May 13, 2011 / 4:46 PM / 6 years ago

U.S. House panel votes to weaken consumer watchdog

* Three Republican measures target new Dodd-Frank bureau

* Measures likely to whither in Demicrat-controlled Senate

* Obama has been strong supporter of consumer watchdog

By Kevin Drawbaugh

WASHINGTON, May 13 (Reuters) - The power and independence of a new U.S. financial consumer watchdog agency would be curbed under three pieces of legislation approved on Friday by a Republican-controlled House of Representatives panel.

The measures may win approval in the full House later, but analysts do not expect them to become law.

Democrats in control of the Senate oppose them, as does President Barack Obama, who could veto. Obama has been a strong supporter of the Consumer Financial Protection Bureau (CFPB), which Republicans and the banks want to undermine.

The three bills are part of a broad effort by House Republicans to pick apart the 2010 Dodd-Frank financial regulation reforms via legislation.

"These bills will help make sure the consumer protection rules issued by the CFPB are consistent, fair and do not endanger the safety and soundness of financial institutions," said committee Chairman Spencer Bachus, a Republican.

Dodd-Frank was propelled through Congress by Democrats last year with the aim of bolstering government oversight of the financial system and preventing a repeat of the 2007-2009 banking crisis that dragged the economy into a deep recession, leading to taxpayer bailouts of Wall Street.

Republicans largely opposed Dodd-Frank last year throughout the debate. Since they took control of the House in November, they have been targeting the reforms for roll-back on multiple fronts, so far with little success.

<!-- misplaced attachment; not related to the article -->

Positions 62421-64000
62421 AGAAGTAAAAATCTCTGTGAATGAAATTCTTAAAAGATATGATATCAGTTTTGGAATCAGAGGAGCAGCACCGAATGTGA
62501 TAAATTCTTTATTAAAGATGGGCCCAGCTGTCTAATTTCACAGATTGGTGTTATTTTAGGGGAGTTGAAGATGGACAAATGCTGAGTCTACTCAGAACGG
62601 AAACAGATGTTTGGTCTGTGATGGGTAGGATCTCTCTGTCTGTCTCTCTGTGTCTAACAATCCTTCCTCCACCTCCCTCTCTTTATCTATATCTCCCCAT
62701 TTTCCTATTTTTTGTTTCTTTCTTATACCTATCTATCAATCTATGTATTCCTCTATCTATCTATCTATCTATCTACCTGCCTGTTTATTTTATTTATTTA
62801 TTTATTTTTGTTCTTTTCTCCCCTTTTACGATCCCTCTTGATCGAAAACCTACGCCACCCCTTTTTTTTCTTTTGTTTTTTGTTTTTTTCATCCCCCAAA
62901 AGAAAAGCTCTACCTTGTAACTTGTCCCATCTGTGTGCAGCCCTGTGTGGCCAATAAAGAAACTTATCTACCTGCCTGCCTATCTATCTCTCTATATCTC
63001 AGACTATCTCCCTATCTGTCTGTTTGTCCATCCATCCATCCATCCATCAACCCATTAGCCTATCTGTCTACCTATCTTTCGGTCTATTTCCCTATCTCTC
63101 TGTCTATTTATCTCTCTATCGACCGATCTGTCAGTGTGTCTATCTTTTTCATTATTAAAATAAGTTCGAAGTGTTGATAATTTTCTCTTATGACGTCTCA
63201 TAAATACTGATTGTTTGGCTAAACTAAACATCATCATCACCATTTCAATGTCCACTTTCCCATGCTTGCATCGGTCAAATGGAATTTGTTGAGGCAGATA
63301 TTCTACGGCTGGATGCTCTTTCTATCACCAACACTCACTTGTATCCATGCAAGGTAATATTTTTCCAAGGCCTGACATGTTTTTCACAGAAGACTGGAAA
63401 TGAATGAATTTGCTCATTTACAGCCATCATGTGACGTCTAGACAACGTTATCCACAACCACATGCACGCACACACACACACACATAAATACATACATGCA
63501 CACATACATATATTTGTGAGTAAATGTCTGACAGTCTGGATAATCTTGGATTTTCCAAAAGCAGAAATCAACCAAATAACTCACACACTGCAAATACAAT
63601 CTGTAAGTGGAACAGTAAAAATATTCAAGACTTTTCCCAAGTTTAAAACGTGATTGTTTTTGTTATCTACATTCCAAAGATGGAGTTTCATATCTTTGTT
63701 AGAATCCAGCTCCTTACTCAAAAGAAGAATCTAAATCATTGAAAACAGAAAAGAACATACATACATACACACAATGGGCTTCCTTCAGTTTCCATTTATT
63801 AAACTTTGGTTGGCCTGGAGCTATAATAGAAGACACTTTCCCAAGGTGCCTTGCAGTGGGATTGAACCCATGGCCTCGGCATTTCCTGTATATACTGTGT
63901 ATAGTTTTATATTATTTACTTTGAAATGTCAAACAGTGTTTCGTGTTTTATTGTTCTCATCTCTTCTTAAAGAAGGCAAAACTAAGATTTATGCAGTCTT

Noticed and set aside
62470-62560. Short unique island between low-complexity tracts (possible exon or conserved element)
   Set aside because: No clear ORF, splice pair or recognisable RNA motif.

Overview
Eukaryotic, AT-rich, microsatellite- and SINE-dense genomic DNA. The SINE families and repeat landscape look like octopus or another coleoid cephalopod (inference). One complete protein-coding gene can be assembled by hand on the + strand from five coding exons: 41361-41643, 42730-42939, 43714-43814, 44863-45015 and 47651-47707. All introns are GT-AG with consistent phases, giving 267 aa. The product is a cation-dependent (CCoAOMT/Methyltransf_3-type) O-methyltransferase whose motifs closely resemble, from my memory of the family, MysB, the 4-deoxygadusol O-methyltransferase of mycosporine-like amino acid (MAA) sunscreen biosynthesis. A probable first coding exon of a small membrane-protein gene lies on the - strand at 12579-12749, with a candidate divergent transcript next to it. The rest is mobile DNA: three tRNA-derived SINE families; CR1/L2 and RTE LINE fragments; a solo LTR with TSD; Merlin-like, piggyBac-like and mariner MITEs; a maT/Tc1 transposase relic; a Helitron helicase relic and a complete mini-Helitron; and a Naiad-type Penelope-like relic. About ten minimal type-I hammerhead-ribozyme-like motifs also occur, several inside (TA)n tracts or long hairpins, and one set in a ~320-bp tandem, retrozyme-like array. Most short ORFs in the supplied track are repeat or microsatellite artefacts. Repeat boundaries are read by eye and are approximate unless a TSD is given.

Republicans, arguing that Dodd-Frank is an overreach by government that is weighing on credit markets, have also sought to cut funding for it at the agency level.

"It's outrageous that the Republicans continue to push these measures to dismantle Dodd-Frank ... in direct opposition to widespread public opinion, and in total disregard to recent history and common sense," said Democratic Representative Carolyn Maloney.

One of the Republican bills would put a five-member, bipartisan commission in charge of the CFPB, instead of a single director as called for by Dodd-Frank.

Another bill would make it easier for banking regulators from other agencies to block new rules put forth by the CFPB.

Republican Representative Shelley Moore Capito applauded the committee's passage of a third bill, which she backed, also dealing with the watchdog agency.

Her measure would block the CFPB from fully taking over financial consumer protection duties from other agencies until it has a director who is confirmed by the Senate.

Obama has not yet nominated a CFPB director.

Forty-four Republican senators said last week they would not vote to confirm any nominee unless the CFPB's powers were curbed.

Analysts said the Senate ultimatum could convince Obama to name a director while the Senate is in recess, side-stepping the confirmation process. Capito's measure, if approved, could negate such a recess appointment strategy.

"The powers of the CFPB are too broad to allow it to function fully without a confirmed director," Capito said. (Editing by Ted Kerr)

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